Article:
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Acta Oncol. 2016 Jul;55(7):917-24. doi: 10.3109/0284186X.2015.1134808. Epub 2016 Feb 16.

Awareness of cancer symptoms and anticipated patient interval for healthcare seeking. A comparative study of Denmark and Sweden.

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a Research Centre for Cancer Diagnosis in Primary Care (CaP), Research Unit for General Practice, Department of Public Health , Aarhus University , Denmark ;
b Section for General Medical Practice, Department of Public Health , Aarhus University , Denmark ;
c Department of Learning, Informatics, Management and Ethics (LIME), Medical Management Center , Karolinska Institutet , Sweden ;
d Department of Nursing , UmeƄ University , Sweden ;
e Innovation Centre , Karolinska University Hospital , Sweden.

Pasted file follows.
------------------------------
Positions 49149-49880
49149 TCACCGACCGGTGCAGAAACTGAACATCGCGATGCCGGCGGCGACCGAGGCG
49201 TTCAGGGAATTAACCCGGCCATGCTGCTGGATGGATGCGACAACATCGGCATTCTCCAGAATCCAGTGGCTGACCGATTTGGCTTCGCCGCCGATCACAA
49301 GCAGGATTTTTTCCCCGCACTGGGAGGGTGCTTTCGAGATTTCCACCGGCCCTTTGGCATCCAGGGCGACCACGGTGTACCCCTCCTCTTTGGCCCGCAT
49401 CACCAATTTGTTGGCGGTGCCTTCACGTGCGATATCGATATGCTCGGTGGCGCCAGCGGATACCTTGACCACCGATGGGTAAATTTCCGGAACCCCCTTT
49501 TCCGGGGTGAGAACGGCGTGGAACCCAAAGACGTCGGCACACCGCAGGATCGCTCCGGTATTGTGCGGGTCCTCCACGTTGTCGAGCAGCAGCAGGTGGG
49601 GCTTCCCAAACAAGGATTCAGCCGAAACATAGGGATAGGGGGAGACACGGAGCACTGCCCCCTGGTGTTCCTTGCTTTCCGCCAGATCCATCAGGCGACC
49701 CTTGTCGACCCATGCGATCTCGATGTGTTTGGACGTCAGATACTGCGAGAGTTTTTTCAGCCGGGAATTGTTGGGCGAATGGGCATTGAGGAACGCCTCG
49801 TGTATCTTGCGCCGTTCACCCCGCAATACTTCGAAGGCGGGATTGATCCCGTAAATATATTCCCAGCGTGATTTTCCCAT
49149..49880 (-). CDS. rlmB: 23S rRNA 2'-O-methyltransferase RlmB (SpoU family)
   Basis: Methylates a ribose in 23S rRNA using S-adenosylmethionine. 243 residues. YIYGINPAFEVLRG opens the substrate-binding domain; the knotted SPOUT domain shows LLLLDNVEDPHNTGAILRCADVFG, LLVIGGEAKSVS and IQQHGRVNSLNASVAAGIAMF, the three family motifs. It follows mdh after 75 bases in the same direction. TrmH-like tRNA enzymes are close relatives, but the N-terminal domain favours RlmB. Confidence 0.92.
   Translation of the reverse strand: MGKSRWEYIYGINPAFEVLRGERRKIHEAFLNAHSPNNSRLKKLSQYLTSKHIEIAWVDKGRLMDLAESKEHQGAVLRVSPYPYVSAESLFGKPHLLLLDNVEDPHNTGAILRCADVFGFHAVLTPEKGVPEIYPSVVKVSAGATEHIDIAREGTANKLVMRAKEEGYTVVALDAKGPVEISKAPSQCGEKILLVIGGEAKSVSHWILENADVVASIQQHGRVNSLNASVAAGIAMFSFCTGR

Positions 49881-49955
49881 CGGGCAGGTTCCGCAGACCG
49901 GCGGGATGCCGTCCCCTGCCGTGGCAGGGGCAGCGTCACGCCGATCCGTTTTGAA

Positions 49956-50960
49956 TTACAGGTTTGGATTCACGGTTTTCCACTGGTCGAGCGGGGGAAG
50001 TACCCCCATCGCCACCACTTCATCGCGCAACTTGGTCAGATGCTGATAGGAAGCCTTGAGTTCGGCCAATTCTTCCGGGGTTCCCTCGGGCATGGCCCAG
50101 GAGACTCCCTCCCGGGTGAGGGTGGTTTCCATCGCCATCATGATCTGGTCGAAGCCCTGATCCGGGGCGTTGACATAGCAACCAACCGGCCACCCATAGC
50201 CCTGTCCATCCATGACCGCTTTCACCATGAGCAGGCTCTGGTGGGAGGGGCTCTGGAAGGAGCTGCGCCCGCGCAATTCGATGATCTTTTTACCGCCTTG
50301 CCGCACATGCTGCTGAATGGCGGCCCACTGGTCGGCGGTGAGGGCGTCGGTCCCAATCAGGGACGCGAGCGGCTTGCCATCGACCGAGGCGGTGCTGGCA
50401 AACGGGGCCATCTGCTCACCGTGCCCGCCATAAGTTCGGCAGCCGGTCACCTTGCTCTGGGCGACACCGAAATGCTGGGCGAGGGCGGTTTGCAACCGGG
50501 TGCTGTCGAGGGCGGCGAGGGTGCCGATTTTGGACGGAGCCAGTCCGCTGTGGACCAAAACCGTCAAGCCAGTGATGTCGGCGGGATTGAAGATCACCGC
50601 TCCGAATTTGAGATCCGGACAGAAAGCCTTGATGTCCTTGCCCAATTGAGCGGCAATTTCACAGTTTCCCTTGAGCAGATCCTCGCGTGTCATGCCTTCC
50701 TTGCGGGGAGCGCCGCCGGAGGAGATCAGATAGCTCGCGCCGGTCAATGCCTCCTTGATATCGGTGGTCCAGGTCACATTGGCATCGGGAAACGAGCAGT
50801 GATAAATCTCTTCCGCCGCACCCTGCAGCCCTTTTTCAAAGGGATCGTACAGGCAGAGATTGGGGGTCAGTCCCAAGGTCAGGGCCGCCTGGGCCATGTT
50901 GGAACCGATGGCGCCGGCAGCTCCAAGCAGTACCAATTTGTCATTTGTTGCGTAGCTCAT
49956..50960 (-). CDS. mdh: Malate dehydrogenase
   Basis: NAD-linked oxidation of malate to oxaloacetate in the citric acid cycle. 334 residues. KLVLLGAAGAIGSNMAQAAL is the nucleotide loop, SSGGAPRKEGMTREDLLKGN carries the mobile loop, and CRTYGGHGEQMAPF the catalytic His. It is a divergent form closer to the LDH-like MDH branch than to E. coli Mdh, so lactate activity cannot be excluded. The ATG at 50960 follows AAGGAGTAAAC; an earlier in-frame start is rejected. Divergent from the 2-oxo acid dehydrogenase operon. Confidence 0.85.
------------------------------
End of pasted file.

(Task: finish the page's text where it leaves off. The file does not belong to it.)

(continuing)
Background Recent epidemiologic data show that Denmark has considerably poorer survival from common cancers than Sweden. This may be related to a lower awareness of cancer symptoms and longer patient intervals in Denmark than in Sweden. The aims of this study were to: 1) compare population awareness of three possible symptoms of cancer (unexplained lump or swelling, unexplained bleeding and persistent cough or hoarseness); 2) compare anticipated patient interval when noticing any breast changes, rectal bleeding and persistent cough; and 3) examine whether potential differences were noticeable in particular age groups or at particular levels of education in a Danish and Swedish population sample. Method Data were derived from Module 2 of the International Cancer Benchmarking Partnership. Telephone interviews using the Awareness and Beliefs about Cancer measure were conducted in 2011 among 3000 adults in Denmark and 3070 adults in Sweden. Results Danish respondents reported a higher awareness of two of three symptoms (i.e. unexplained lump or swelling and persistent cough or hoarseness) and a shorter anticipated patient interval for two of three symptoms studied (i.e. any breast changes and rectal bleeding) than Swedish respondents. Differences in symptom awareness and anticipated patient interval between these countries were most pronounced in highly educated respondents. Conclusion Somewhat paradoxically, the highest awareness of symptoms of cancer and the shortest anticipated patient intervals were found in Denmark, where cancer survival is lower than in Sweden. Thus, it appears that these differences in symptom awareness and anticipated patient interval do not help explain the cancer survival disparity between Denmark and Sweden.

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